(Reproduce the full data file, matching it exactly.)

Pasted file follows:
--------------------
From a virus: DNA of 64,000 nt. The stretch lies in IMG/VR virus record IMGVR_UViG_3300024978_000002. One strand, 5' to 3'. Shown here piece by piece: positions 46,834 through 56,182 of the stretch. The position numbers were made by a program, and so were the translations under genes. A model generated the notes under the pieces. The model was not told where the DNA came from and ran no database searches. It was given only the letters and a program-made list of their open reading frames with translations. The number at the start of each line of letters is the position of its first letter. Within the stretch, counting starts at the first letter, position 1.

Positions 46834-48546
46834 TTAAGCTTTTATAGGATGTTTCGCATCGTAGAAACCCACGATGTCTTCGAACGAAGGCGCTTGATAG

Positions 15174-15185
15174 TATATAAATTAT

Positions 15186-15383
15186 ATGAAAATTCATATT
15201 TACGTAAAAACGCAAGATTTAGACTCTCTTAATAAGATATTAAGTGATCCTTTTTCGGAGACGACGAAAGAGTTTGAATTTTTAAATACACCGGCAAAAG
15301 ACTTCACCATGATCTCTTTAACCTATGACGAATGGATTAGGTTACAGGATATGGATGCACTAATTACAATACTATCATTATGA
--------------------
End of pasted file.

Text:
From a virus: DNA of 64,000 nt. The stretch lies in IMG/VR virus record IMGVR_UViG_3300024978_000002. One strand, 5' to 3'. Shown here piece by piece: positions 46,834 through 56,182 of the stretch. The position numbers were made by a program, and so were the translations under genes. A model generated the notes under the pieces. The model was not told where the DNA came from and ran no database searches. It was given only the letters and a program-made list of their open reading frames with translations. The number at the start of each line of letters is the position of its first letter. Within the stretch, counting starts at the first letter, position 1.

Positions 46834-48546
46834 TTAAGCTTTTATAGGATGTTTCGCATCGTAGAAACCCACGATGTCTTCGAACGAAGGCGCTTGATAG

Positions 15174-15185
15174 TATATAAATTAT

Positions 15186-15383
15186 ATGAAAATTCATATT
15201 TACGTAAAAACGCAAGATTTAGACTCTCTTAATAAGATATTAAGTGATCCTTTTTCGGAGACGACGAAAGAGTTTGAATTTTTAAATACACCGGCAAAAG
15301 ACTTCACCATGATCTCTTTAACCTATGACGAATGGATTAGGTTACAGGATATGGATGCACTAATTACAATACTATCATTATGA